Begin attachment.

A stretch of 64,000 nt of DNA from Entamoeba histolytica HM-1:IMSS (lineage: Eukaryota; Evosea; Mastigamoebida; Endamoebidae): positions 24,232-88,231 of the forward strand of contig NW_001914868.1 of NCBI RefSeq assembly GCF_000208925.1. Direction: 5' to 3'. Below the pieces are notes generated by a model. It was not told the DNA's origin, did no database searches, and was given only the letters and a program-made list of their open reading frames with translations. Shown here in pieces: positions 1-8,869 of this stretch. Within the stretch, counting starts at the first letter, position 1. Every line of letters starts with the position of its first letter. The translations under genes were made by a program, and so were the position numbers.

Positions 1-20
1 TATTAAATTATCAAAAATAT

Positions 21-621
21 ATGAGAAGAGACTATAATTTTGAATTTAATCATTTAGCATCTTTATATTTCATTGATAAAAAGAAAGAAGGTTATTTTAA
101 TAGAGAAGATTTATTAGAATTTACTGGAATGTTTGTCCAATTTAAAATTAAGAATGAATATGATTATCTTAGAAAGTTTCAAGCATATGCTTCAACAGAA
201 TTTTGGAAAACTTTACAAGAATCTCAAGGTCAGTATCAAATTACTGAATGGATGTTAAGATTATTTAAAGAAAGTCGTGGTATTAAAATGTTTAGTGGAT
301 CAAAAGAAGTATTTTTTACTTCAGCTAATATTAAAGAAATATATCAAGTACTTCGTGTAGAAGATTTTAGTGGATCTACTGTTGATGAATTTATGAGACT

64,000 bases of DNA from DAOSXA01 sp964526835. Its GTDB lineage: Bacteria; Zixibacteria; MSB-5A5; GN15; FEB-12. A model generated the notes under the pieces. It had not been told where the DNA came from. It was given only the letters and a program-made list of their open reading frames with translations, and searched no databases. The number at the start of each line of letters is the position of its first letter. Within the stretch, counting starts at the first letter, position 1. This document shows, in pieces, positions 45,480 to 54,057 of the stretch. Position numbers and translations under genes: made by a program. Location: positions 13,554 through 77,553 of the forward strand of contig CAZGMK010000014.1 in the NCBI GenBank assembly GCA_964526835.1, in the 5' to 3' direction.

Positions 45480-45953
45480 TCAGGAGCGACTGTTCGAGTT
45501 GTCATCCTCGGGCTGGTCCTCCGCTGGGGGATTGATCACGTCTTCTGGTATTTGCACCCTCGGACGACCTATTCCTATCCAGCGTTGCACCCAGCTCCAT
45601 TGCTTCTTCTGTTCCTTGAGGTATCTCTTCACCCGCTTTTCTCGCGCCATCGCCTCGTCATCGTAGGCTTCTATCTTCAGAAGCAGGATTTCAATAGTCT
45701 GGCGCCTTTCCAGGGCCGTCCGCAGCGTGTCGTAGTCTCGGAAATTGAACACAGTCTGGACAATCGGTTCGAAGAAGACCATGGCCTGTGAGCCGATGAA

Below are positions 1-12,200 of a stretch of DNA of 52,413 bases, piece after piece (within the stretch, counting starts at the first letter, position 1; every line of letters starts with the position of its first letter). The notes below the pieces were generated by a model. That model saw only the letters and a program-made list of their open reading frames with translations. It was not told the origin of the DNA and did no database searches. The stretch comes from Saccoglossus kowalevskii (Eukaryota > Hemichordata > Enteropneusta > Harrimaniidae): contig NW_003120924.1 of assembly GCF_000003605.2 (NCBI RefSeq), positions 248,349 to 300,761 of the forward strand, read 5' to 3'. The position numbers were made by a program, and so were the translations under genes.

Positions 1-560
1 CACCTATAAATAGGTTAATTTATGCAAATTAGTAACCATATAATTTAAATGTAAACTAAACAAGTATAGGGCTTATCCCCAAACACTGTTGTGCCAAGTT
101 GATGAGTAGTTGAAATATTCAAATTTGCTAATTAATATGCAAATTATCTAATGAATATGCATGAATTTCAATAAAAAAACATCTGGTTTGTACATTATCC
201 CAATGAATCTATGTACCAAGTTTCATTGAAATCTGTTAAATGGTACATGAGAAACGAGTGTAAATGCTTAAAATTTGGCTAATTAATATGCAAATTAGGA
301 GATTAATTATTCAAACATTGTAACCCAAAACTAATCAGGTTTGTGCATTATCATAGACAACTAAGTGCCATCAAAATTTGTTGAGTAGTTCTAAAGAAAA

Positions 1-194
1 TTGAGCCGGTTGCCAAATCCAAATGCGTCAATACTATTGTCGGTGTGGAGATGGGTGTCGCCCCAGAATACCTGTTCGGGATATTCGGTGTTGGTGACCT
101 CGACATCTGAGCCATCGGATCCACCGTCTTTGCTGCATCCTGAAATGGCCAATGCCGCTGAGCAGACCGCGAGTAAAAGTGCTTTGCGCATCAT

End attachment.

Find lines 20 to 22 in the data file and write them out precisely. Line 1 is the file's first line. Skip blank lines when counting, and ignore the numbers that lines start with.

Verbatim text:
301 GATTAATTATTCAAACATTGTAACCCAAAACTAATCAGGTTTGTGCATTATCATAGACAACTAAGTGCCATCAAAATTTGTTGAGTAGTTCTAAAGAAAA

Positions 1-194
1 TTGAGCCGGTTGCCAAATCCAAATGCGTCAATACTATTGTCGGTGTGGAGATGGGTGTCGCCCCAGAATACCTGTTCGGGATATTCGGTGTTGGTGACCT